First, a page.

He was autistic and sought out the most NT women he could: sorority girls. He killed them BECAUSE they were (and HE THOUGHT they were) NT.

            You asked me for a murder in which the motive was to kill someone for being NT. How many more times would you like to move your goalposts?

          • You said he killed them BECAUSE they rejected him, initially.

            But yes, that’s an example. Thank you for showing me ONE example.

          • Gene

            You’re welcome. It’s nice to see you are mature enough to admit you were wrong.

          • Great. Now that we’ve got an example of you pointing to some people killed because they’re NT, maybe you’ll admit that my original questions specified CHILD killed because of NT.

          • Gene

            Moving the goalposts again, are we?

          • Nope. My ORIGINAL question ASKED for a child killed because of NT

          • Gene

            Well, I do question why Adam Lanza chose to target children.

            But as I am far from a legal scholar, my knowledge of case law is limited. I have, however, treated children and teens who were on the spectrum who bullied and assaulted their NT peers and siblings. But none have gone so far as murder.

          • Now…we’re getting somewhere. Were those children killed specifically because they were NT?

            Now…read stories where parents kill their autistic kids and see how the media frames it. Then read how the media framed Adam Lanza again. (By the way, bullying feelings are valid but I wouldn’t talk about that in context of things like shootings because bullied) Now, read a parent murdering their typical kid in the news. Compare the coverage.

          • The Computer Ate My Nym

            Was Rodgers diagnosed or was the “he’s got aspergers” the excuse used to explain his behavior so that we wouldn’t have to ask if it was due to toxic masculinity? I remember hearing it both ways, but don’t know which was true.

          • Gene

            His mother stated publicly that he had Aspergers.

          • “but father didn’t accept it. ” Exactly. So in the parent’s mind, the kid wasn’t normal. That’s my point.

            What we’re looking for is a death where the kid was KILLED because of its NTness from the perspective of the killer.

            It’s NOT about what I consider. I wouldn’t murder a child in the first place so….

          • Gene, do you not think there might be a better time and place for discussing the feelings of the family than when people are discussing a post that says dogs should be put down when they’re suffering but that autistic kids should be put down because of the suffering they cause to their families?

          • Gene

            I’m not quite sure why you think I said that all of those with autism should be killed. I’ve never said that and I don’t believe that. But I’ve also know enough people who had family members with severe mental and/or physical disabilities who believed that euthanasia was the kindest and most humane choice. And women who were carrying wanted babies who chose to terminate instead of deliver their child who was diagnosed prenatally with a variety of issues. I may not make the same choice, but I can understand why others might have those thoughts or make those choices.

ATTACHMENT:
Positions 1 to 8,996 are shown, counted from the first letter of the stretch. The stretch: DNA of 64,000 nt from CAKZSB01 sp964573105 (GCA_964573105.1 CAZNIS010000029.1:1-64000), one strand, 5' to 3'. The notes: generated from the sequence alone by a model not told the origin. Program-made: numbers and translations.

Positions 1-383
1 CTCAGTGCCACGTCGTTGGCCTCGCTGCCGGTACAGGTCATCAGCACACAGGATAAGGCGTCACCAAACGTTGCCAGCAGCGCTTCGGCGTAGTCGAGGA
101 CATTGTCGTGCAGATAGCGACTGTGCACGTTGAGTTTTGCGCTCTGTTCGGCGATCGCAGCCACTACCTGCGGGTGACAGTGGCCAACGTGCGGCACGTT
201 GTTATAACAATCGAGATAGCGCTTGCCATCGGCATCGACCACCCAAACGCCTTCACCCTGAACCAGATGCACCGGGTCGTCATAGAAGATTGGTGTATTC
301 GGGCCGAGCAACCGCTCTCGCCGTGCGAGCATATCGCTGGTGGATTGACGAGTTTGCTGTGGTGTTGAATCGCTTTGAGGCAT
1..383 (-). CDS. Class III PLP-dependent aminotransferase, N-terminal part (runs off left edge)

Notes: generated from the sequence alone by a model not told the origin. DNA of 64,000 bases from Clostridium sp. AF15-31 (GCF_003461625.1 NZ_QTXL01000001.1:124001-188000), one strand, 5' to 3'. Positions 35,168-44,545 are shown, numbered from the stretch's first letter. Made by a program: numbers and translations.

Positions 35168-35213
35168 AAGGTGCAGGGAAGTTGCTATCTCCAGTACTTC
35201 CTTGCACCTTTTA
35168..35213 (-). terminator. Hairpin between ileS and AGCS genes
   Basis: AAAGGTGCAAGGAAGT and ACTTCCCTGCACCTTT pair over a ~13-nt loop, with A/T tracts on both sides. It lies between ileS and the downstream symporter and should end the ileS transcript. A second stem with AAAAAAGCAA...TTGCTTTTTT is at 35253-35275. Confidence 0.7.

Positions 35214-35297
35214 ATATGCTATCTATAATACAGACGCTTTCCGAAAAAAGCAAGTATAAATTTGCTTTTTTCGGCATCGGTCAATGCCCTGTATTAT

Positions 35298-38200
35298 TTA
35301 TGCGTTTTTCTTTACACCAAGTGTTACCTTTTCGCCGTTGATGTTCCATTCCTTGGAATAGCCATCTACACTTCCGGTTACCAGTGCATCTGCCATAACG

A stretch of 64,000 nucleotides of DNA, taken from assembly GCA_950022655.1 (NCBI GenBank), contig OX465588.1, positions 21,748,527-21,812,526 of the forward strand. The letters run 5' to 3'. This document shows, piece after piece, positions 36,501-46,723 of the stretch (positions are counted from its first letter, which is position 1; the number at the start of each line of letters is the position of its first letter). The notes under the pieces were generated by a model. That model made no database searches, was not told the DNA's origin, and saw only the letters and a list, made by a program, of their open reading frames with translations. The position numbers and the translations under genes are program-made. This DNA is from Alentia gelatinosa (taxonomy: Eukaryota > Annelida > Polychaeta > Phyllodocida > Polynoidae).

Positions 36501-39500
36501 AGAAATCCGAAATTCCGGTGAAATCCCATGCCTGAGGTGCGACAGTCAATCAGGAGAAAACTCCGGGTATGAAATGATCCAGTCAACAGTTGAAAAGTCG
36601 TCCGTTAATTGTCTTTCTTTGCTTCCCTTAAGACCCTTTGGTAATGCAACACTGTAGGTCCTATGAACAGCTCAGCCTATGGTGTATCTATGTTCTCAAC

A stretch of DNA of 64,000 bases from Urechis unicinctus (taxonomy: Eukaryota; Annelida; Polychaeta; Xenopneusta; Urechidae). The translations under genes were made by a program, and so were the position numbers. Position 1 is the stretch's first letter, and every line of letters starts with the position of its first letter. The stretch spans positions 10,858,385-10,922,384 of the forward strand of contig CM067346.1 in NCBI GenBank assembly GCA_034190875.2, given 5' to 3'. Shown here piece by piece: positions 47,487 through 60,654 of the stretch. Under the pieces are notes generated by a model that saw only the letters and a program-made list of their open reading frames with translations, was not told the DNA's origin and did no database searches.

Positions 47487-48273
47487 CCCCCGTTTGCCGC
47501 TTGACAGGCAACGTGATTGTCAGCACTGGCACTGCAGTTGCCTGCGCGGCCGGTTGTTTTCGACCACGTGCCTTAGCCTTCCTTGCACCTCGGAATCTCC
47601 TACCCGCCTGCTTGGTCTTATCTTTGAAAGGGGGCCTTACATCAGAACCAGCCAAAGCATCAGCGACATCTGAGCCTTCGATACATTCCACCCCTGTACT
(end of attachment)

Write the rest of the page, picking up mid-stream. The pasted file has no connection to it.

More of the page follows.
Much like an adult choosing assisted suicide, a parent or close family member is sometimes asked to make that choice for their child or relative. Withdrawal of care, comfort care, deciding not to have a certain surgery or medical treatment. Euthanasia is obviously quite controversial in the US, but pediatric euthanasia is even more so (as the parent is usually the decider). And I’ve know children who chosen death in lieu of continuing their life.

            I’ve never asked my family members if they would choose not to have autism or Tri21 because, frankly, it’s not my business. But for others (both the affected and the relative), I know their wishes because they’ve told me.

          • I don’t know why you think I think you said that. And this comment is a four-paragraph-odd response that at no time answered the question I asked. I will put it to you again.

            Please answer the question I asked this time. The question is this: “Gene, do you not think there might be a better time and place for discussing the feelings of the family than when people are discussing a post that says dogs should be put down when they’re suffering but that autistic kids should be put down because of the suffering that they cause to their families?”

            As for kids and ethunisa, yeh…you’re making my point for me. Heck, Even Old Yeller was shot because of being useless to himself too in part.. In the post that we’re discussing – the autistic kid doesn’t even get that much consideration – he’s offed because of the suffering of his parents.

            So…”Gene, do you not think there might be a better time and place for discussing the feelings of the family than when people are discussing a post that says dogs should be put down when they’re suffering but that autistic kids should be put down because of the suffering they cause to their families?””

          • Gene

            I think that the vile and uneducated anti vaxxer in the post above voiced aloud that family members of autistic children can suffer. And having known and cared for severely autistic children, I know that is not a completely false statement.

          • I didn’t say it was.

          • Gene, do you not think there might be a better time and place for discussing the feelings of the family than when people are discussing a post that says dogs should be put down when they’re suffering but that autistic kids should be put down because of the suffering they cause to their families?

            I’m going to keep asking this until you actually answer it.

          • Gene